How Daydreaming in Study Hall Got Me to Spain

How Daydreaming in Study Hall Got Me to Spain

In three days I am going to hop on a giant robotic bird and fly over an ocean to a country – sorry a continent – sorry, A HEMISPHERE I have never been in before. However, I don’t feel incredibly nervous, only incredibly excited to be studying abroad. Firstly, I love robotic birds (or as most people call them: planes) so the whole flying thing is actually something to look forward to.

The new hemisphere is more of the nervous part. I apologize for jumping right into the action, this story does have a beginning, where I shall return to in order to tell you how I arrived at this situation.

 About a year ago I had a really long study hall. Actually, by school standards it was an average sized period, however it was right before a very big pre-calc test so I was suppose to be studying. But, like any teenager I didn’t want to be studying, so I started brainstorming ways to not be in this situation: A way to achieve new and great things while not staring at messy notes and beat up textbooks.

That’s when the idea of studying abroad hit me.

Things did not become solid overnight; for a while it was an abstract idea. I decided very early on that my destination (if there was going to be one) was going to be Spain. There were hours of convincing my grandparents and mom that sending me away for nearly five months was, in fact, a good idea.

There were meetings with guidance counselors , paperwork, talking to teachers. Then I had to pick a program to travel though. I decided on Greenheart Travel and crossed my fingers that they weren’t going to take my money and disappear. Then the entire application process that, despite being simple, still filled me with anticipation.

packing to study abroad in spainUntil finally the beautiful day came when I got acceptance information. Even better than being accepted was finding out who my host family would be (which I did in October). After that our e-mail exchanges became very valuable to me.

Now, I don’t want this to be read wrong. I did NOT decide to study abroad to get out of future math tests. I chose to go abroad to learn more this pale blue dot that we live on. I’ve always had this love for learning that seems like it cannot be clenched. It doesn’t end in the classroom. It follows me into public while I interact with strangers and listen to what they have to teach me.

It follows me in my spare time while I read biographies and autobiographies. It follows me while I take pictures and teach kids how to do it themselves. It follows me into the darkroom as I experiment with making images appear on paper. My curiosity has followed me as I read book after book about Spain and practice speaking Spanish everyday.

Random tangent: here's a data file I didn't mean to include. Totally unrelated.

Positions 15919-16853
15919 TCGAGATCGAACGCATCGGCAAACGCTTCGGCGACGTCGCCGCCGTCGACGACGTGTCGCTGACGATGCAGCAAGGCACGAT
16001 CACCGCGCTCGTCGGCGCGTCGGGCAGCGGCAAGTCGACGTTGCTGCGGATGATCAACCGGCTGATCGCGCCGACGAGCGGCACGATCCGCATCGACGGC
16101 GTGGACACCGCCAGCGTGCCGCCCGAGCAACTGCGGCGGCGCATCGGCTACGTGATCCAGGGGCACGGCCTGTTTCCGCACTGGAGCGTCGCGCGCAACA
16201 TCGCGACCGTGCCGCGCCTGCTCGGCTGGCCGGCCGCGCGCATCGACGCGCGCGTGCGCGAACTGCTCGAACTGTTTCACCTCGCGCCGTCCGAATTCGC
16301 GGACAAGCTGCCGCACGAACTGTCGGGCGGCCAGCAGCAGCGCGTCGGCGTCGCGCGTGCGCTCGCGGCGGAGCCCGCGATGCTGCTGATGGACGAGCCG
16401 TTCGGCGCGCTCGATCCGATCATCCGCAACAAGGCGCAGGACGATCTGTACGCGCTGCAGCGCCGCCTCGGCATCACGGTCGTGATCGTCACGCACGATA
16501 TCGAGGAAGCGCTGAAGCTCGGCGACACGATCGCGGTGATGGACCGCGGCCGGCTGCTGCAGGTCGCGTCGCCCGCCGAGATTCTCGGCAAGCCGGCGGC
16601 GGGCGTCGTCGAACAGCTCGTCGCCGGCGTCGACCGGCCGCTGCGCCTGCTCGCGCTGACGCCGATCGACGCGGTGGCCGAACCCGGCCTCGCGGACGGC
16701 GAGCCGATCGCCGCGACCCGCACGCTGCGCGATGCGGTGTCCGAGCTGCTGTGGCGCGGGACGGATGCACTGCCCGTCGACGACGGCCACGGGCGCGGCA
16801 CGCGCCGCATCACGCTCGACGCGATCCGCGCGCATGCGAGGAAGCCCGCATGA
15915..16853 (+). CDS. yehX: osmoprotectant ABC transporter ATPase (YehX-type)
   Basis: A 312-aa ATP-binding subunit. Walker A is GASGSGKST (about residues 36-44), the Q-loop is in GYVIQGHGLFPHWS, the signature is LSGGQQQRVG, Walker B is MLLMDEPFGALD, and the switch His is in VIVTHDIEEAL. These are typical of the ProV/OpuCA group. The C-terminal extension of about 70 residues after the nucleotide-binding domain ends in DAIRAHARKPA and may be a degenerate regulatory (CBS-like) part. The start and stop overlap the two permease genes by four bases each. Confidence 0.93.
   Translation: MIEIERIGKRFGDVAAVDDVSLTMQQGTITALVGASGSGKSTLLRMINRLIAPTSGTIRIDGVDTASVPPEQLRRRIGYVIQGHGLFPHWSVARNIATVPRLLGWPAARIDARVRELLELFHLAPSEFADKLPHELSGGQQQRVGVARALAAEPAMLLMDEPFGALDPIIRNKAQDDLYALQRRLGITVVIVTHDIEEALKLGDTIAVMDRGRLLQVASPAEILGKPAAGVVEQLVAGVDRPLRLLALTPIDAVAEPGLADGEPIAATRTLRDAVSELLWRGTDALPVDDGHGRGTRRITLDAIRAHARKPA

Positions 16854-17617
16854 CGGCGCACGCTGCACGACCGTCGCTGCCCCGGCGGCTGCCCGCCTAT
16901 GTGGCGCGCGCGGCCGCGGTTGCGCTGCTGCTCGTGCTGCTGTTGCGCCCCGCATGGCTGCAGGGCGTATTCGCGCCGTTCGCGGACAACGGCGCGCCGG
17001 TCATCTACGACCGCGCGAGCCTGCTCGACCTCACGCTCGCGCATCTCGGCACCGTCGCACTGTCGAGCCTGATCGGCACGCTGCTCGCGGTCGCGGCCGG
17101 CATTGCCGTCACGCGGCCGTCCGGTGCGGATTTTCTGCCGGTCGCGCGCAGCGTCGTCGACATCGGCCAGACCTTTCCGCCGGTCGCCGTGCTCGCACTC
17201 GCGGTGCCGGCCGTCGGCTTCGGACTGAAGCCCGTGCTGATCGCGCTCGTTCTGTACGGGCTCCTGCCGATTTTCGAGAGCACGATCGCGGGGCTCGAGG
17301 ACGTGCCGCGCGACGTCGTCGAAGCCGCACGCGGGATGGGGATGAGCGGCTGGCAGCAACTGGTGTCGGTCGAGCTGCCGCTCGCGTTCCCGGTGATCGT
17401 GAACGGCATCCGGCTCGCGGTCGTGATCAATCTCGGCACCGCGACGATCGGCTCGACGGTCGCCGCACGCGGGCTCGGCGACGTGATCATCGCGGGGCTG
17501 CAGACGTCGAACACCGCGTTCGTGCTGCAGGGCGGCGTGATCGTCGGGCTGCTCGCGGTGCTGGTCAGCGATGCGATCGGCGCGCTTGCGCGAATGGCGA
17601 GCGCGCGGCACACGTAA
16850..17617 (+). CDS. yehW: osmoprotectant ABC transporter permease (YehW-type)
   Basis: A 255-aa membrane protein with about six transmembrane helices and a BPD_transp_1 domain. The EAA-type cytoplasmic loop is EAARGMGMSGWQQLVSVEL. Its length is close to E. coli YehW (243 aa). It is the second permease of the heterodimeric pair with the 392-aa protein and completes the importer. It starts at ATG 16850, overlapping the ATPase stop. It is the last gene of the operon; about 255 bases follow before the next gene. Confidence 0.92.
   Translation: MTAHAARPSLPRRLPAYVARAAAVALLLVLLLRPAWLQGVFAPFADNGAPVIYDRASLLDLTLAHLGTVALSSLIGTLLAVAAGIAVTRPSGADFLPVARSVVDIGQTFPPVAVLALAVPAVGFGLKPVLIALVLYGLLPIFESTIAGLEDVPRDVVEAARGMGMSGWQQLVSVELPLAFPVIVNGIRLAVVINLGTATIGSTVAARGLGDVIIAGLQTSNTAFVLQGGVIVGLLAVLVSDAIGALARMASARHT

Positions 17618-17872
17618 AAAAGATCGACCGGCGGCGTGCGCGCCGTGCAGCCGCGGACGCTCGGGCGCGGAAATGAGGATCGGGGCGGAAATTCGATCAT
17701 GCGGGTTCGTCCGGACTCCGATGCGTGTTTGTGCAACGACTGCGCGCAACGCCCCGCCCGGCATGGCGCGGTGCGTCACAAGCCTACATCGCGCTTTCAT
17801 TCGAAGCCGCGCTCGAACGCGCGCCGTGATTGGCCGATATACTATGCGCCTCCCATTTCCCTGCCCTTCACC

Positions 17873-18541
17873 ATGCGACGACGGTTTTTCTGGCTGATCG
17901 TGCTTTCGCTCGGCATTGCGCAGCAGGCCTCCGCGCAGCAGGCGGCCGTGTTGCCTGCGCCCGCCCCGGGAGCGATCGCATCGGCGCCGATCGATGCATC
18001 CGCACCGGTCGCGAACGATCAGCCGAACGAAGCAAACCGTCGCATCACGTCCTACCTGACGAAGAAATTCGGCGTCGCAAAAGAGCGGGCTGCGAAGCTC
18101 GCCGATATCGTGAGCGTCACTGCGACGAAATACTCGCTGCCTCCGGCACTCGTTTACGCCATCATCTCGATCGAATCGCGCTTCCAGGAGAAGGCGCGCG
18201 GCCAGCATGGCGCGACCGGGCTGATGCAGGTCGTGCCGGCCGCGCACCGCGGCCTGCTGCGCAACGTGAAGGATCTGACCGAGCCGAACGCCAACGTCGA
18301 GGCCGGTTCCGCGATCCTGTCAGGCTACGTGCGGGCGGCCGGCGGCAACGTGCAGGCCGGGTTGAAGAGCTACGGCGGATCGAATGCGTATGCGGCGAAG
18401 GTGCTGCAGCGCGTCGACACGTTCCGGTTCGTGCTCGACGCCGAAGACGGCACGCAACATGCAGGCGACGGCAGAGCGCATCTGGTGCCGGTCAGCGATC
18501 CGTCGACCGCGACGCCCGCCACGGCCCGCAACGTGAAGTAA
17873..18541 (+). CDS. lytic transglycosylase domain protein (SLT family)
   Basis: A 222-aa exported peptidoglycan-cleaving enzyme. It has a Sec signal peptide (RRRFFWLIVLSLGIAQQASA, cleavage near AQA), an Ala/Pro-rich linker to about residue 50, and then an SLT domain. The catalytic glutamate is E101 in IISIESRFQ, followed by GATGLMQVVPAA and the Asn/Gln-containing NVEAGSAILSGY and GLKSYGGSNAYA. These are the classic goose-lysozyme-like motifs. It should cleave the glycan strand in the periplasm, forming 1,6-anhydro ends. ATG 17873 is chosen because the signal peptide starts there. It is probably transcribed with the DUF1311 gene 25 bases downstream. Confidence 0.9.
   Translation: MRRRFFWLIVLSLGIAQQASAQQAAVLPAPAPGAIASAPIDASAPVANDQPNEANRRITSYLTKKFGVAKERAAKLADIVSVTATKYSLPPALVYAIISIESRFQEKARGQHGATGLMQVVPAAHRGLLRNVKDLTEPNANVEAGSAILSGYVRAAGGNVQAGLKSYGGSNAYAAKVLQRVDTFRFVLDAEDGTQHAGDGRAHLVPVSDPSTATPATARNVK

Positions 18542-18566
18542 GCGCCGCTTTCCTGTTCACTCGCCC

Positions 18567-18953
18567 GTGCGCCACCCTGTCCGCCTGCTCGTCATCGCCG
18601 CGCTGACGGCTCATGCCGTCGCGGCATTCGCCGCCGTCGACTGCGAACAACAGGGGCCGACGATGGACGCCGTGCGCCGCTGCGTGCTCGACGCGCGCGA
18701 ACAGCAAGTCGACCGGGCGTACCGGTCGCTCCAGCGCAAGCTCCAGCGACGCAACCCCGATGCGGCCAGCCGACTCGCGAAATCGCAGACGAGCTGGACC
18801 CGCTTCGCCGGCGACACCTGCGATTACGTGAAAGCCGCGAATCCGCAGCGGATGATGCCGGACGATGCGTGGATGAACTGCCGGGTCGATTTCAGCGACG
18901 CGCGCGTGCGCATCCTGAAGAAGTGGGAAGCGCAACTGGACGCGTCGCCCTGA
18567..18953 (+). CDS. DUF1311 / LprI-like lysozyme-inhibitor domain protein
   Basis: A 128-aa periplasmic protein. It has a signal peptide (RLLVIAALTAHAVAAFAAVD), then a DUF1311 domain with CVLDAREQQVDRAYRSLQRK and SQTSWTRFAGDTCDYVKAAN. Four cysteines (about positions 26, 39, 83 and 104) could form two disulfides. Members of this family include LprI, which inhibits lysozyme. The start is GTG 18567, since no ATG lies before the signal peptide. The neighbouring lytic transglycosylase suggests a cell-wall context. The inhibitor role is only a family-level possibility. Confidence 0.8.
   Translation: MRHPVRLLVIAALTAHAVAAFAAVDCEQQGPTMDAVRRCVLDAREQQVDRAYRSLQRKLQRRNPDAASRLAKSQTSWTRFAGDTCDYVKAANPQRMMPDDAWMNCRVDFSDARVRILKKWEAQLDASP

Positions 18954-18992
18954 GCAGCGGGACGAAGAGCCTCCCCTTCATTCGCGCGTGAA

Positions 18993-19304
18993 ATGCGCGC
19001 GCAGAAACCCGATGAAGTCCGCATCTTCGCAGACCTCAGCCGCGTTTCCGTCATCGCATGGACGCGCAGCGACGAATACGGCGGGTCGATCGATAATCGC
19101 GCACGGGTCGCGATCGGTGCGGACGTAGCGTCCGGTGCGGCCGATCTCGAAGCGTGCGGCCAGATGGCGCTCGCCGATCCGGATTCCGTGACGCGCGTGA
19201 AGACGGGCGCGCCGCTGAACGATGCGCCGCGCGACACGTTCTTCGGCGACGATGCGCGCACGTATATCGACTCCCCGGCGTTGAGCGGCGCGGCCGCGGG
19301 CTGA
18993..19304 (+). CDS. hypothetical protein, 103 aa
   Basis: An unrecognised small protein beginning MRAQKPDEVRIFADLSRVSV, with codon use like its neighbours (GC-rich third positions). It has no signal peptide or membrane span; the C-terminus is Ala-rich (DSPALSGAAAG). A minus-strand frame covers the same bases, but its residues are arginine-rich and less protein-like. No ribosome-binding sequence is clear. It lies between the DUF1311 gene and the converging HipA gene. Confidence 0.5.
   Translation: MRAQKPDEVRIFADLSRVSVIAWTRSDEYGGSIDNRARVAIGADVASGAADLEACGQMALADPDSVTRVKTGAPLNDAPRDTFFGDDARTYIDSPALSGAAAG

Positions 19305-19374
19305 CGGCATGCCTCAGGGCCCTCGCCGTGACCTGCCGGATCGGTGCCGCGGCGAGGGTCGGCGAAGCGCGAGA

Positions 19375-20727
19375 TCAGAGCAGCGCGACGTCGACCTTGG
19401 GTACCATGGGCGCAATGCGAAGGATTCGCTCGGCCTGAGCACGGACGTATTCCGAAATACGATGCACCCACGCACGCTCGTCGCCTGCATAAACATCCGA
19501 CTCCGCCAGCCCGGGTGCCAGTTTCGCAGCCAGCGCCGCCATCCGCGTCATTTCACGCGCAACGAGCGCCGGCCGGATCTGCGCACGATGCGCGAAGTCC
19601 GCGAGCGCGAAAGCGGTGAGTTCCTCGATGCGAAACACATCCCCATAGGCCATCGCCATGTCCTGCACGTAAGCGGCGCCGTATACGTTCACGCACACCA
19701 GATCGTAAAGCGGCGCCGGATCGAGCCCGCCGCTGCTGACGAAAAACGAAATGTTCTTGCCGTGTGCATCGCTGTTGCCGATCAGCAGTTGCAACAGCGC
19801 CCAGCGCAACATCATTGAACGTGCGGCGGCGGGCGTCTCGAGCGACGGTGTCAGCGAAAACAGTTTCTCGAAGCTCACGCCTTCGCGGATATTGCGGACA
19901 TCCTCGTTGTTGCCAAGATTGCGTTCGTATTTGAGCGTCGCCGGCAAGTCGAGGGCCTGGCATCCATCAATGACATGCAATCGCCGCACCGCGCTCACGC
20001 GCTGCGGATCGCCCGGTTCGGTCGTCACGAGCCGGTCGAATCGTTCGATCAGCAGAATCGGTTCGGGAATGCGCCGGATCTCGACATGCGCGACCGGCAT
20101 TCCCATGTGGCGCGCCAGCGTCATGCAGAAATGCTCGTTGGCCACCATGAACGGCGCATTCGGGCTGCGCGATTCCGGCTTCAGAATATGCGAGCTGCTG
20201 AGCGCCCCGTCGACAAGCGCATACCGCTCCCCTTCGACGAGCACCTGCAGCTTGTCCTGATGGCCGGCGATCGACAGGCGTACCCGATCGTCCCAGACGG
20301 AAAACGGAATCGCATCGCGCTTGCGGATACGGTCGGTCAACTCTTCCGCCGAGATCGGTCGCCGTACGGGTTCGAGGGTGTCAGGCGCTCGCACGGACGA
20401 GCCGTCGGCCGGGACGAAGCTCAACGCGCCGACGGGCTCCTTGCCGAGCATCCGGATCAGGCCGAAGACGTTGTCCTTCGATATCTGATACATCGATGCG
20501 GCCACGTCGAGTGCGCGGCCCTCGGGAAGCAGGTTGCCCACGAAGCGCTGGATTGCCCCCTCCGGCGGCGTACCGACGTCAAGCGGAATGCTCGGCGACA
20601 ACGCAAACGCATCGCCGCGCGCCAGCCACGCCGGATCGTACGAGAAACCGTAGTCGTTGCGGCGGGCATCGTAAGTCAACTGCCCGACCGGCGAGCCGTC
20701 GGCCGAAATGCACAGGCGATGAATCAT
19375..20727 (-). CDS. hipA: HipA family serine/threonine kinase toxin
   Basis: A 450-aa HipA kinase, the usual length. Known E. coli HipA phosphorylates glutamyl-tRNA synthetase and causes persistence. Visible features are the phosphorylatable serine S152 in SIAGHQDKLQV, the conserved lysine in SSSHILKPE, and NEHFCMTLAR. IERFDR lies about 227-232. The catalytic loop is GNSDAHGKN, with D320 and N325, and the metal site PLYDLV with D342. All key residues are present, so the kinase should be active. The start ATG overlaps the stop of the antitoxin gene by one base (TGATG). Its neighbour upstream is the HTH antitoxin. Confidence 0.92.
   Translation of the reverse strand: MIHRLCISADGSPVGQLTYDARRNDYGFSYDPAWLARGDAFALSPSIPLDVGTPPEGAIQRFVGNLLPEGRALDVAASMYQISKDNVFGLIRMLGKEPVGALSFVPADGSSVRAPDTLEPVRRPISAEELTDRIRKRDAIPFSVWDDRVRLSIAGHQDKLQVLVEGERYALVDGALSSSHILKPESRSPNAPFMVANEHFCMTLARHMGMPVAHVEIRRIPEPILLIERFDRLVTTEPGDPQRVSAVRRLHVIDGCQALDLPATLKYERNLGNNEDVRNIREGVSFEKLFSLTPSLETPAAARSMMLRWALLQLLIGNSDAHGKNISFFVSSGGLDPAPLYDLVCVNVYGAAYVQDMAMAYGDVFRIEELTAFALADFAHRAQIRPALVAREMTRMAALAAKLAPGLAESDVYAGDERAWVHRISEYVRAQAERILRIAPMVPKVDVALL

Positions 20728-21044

That curiosity is following me abroad too. Luckily, it doesn’t weigh much because my suitcase is already packed pretty full. I’m excited to learn about the culture and the people who make it up. I’m excited to learn more of the language and history. Most of all I’m excited to have this opportunity to learn.

Which brings me back to today. I am merely days away from leaving. I’m saying goodbye to everyone and packing everything up. (Living in Maine, we did just get a huge blizzard so I’m also shoveling a lot). My room is empty as if it’s not mine at all and all the things I’m bringing are packed. 

leaving for Spain to study abroad

It’s not a painless transition- I keep trying to explain to my siblings (ages 3, 5 and 6) that I won’t be around but it’s just over their level. Being a junior, when I return to my high school in the fall, all of the seniors won’t be there, so I’m saying goodbye to them as well.

As I set off on this adventure I feel a lot like an astronaut going to space. Yes, I’ll be gone for a while and I won’t see family and friends, in fact I won’t even speak to them often. I’ll be far away from home in a foreign land. But, just like how an astronaut always has a radio home and back up engines for support, so do I. 

Each step of the journey I know everyone will be there rooting for me, there to back me up, from my host family to my birth family. And with this knowledge, in a few days I’ll be able to buckle up in my plane seat and not feel the weight of nervousness on my shoulders, only the flutters of excitement. 


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